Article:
Title: Joy & Joyful

Part 2: Understanding

Aug 09, 2021

2. Seeking to Understand “Joy.”

What is joy? We would like to know how joyful the society and the individual people were. The problem with this question is finding a good definition of “joyful.” Maybe the word cannot be defined. “Joy” is a concept that escapes dictionary-style definition, because it is a feeling or sense of being (or whatever) that is deep within a person. However, even if we cannot define it, we can discuss the concept.

            A Christmas letter I received from a colleague commented, “So often when we hear the word ‘joy’ it equates to a state of happiness, as if it is a feeling. However, as I was doing some research around the origins of the word ‘joy,’ I found a simple explanation that brings this word to life. Joy means “to boast, glory, exult...” The one who wrote this letter was apparently referring to the many Hebrew words that are often found in poetic parallelisms with the basic word for “joy,” samakh. Such references have to do with singing and dancing in corporate worship and it seems likely that joyful Jewish worship carried over into daily life. We just now noted that joy requires a sense of trust, and Jewish celebration affirmed that God is trustworthy.[1]

Joy seems to be a universal human response, but its manifestation and vocabulary differ from culture to culture. Zephaniah 3:17 speaks in Hebrew of the joy that God has in regarding God’s people, and uses four words related to joy: “He will rejoice (sus) over you with gladness (samakh) . . . exult (gil) over you with loud singing (ranan).” The image is of God actually dancing, shouting, and singing for joy, an image of God utterly unknown to Greeks and Romans who felt that a deity should not demonstrate emotion. Very early in ancient literary history the Greek word “chará” referred to a feeling of joy. The Greek way of expressing “joy” both verbally and behaviorally seems different from the Hebrew. For example, the verbal description of joy in the Greek translation (LXX) of Zeph. 3:17 seems less demonstrative than in Hebrew. “Exult” (gil) becomes “will feel gladness” (euphrainō). In the New Testament, Christian Greek expression includes passages such as “you will have joy (chará) and gladness and many will rejoice (charēsontai) at his birth” (Luke 1:14). This is a description of a birth in the Hebrew world, and the Greek word, chará, doesn’t capture the full sense of dancing and singing that would have been the community response to this birth. Existentially we are certain that everyone must sense “joy” as something other than mundane “happiness,” but, as we have said, “joy” is difficult, or even impossible, to define.

With this caution, let’s consider some vocabulary. If there is no way to talk about joyousness, then there must not be any joy, and this would be an unimaginable situation. Yes, the Greek language (and Christianity grew up in the Greek-speaking part of the Roman Empire) has a vocabulary for pleasure and joy.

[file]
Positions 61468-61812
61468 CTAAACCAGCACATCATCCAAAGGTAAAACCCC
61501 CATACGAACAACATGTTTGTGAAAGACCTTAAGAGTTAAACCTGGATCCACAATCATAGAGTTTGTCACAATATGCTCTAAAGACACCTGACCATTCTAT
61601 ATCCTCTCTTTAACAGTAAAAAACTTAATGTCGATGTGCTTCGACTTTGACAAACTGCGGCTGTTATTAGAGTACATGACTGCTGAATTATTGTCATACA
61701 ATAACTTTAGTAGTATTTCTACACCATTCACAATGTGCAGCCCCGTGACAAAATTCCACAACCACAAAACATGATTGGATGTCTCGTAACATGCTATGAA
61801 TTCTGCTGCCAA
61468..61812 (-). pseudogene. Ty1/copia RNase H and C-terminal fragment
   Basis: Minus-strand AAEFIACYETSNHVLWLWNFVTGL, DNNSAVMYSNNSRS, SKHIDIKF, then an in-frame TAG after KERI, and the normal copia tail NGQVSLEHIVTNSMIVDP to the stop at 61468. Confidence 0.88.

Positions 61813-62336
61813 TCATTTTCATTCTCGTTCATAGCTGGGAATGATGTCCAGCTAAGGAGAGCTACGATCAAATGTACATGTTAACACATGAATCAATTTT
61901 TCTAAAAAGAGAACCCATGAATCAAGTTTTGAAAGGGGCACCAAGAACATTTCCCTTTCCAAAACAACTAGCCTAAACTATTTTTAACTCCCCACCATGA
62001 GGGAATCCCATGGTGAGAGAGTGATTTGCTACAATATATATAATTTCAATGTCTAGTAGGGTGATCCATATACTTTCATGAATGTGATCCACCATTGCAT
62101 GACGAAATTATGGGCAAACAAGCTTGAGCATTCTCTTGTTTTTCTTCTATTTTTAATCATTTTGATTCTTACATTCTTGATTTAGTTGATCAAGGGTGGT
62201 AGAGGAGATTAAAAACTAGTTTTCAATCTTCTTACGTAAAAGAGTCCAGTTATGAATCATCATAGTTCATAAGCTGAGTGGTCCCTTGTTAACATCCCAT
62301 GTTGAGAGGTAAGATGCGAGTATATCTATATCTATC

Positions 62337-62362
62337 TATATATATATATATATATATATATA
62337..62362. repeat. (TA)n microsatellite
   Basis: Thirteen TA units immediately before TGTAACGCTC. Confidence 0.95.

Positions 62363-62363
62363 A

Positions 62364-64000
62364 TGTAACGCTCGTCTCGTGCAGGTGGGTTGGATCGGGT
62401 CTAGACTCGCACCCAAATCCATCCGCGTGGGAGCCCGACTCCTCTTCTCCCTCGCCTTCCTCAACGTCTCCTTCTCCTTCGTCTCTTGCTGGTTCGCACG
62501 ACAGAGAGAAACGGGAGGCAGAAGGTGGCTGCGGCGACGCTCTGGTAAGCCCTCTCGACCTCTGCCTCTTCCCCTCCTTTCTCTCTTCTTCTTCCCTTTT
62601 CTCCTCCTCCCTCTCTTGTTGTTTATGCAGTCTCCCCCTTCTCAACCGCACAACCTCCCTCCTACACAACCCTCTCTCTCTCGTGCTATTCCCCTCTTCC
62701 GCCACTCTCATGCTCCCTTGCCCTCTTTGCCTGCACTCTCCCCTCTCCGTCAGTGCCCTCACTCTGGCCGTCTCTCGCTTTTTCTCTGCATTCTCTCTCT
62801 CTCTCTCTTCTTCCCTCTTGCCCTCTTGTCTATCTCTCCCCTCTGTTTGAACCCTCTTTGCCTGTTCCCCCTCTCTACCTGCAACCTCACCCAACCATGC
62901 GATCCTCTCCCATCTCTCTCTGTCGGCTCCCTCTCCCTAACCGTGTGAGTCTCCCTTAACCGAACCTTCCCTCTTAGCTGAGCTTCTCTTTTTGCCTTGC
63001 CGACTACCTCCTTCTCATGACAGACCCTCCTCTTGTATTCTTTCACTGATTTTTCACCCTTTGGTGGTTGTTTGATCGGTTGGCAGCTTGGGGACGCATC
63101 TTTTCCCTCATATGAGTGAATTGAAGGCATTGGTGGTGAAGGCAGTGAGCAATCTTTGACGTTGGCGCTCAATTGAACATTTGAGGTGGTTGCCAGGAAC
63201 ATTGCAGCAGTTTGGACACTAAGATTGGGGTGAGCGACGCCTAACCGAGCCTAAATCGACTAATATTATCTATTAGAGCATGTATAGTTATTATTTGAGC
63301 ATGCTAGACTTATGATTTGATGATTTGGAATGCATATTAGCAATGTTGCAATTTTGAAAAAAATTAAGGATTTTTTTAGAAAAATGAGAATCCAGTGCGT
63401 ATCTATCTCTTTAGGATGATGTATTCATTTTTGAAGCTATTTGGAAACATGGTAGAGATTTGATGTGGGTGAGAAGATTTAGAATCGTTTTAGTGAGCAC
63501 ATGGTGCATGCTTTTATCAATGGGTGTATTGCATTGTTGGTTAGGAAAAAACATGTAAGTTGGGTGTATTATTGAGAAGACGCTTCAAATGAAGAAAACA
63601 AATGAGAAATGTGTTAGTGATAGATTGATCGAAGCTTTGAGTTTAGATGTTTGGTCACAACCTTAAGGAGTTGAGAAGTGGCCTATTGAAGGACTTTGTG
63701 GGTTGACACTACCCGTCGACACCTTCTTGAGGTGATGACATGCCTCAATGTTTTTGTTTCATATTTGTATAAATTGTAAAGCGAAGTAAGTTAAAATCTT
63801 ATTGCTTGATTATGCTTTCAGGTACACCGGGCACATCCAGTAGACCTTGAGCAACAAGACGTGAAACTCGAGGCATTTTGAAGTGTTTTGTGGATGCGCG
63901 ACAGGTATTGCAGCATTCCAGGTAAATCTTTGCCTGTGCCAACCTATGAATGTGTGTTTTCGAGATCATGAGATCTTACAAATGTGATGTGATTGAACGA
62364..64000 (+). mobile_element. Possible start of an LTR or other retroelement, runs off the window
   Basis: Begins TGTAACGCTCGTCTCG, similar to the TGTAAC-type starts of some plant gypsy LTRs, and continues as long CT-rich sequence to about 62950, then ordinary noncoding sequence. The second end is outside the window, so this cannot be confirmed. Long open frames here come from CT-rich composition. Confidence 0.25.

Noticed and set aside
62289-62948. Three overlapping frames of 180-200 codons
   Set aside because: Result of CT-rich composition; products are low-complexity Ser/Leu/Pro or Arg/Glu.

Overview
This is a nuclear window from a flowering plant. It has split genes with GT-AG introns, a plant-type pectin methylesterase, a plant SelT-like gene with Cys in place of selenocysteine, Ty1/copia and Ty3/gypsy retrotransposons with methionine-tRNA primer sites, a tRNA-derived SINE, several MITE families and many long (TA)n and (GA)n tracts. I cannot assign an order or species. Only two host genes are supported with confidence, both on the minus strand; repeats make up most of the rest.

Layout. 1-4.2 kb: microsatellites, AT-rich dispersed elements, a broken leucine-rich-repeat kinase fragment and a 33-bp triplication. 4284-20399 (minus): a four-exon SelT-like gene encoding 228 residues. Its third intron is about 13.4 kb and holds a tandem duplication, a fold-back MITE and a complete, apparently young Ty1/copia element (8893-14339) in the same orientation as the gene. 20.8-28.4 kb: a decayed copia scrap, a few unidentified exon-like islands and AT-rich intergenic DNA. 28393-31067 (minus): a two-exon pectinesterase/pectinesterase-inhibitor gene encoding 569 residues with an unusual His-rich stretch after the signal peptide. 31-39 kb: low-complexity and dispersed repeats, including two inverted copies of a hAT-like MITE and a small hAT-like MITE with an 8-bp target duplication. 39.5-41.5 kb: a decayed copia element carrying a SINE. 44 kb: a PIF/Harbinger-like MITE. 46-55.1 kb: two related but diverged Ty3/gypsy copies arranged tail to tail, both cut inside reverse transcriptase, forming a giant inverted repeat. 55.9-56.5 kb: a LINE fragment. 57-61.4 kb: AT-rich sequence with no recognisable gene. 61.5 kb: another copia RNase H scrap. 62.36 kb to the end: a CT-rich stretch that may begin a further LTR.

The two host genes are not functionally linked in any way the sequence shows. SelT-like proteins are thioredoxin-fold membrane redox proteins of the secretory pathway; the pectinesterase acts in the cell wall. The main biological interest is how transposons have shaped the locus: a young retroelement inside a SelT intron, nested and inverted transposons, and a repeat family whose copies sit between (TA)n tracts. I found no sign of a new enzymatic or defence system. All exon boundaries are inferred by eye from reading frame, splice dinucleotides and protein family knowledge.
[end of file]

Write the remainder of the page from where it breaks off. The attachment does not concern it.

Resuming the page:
Perhaps most important is the family of words that include charis, chariō, and chará. Chariō can mean “to be merry,” and chará can reference merriness, or rejoicing, or a feeling of joy. What, then, is this kind of “joy?” Conzelmann tells us that, in the day-to-day secular world, the feeling of “‘joy’ is a culmination of being that raises no problems as such and that strains beyond itself.”[2]In other words, maybe “joy” is not only “of the moment,” but is also transcendent. Maybe that is a quality of “joy” in our own experience. Maybe, no matter how bad things are, the feeling of “joy” raises people above the pain and grief. This is important, and we will return to it toward the conclusion of this essay.

            Transcendence may not be the most common way to think about “joy.” Charis can be described as something that delights, but “delight” can be lowered to the level of ordinary social interaction. In our day we may refer to a host or hostess who practices good etiquette as being “delightful” or “gracious,” showing that this ancient understanding applies to all people at all times. The dinner party may not have been a truly joyous occasion, but we can say it was “delightful.” Related to this is “eucharisto,” a word that has entered our technical religious vocabulary, but that, in secular terms, meant “pleasant” or “graceful.” Again, the word can simply be a polite way of describing a social interaction which may not have really been “joyful.”

            There is another aspect to charis, in particular. Charis can make reference to gifts from the gods as well as thanks given to the gods. We often translate this as “grace.” The ancients saw such godly charis as power. One would petition the deity for charis, that is for power to gain someone’s love, or to win a sports contest, or to prevail in a law suit, and the means of petition could employ magic in addition to ordinary temple sacrifice. In our era we have a difficult time imagining how great a role magic played in Greek/Roman culture. However there is nothing joyful about magic. Magic is an activity of desperation. Asking a god for charis is not joyful.

            The philosophers, beginning with Plato and Aristotle, forsook words related to charis, and spoke instead about hēdonḗ, which we hear as “hedonism,” a bad word. Hēdonḗ, as used in the ancient world, was not necessarily bad, but it could be. The philosophers were divided. Stoicism was probably the most influential school in the first centuries BCE/CE, and the Stoics said hēdonḗ is bad.[3] New Testament writers agreed.



[1]Harvey, D., “Joy” in The Interpreter’s Dictionary of the Bible, v. 2, NY: Abingdon, 1962, p. 1,000; Lee, Eunny, “Joy” in The New Interpeter’s Dictionary of the Bible, v. 3, Nashville: Abingdon, 2008, p. 417.

[2] Conzelmann, H., TDNT (One volume abridged), p. 1299.

[3] TDNT (one volume abridged), p. 304.


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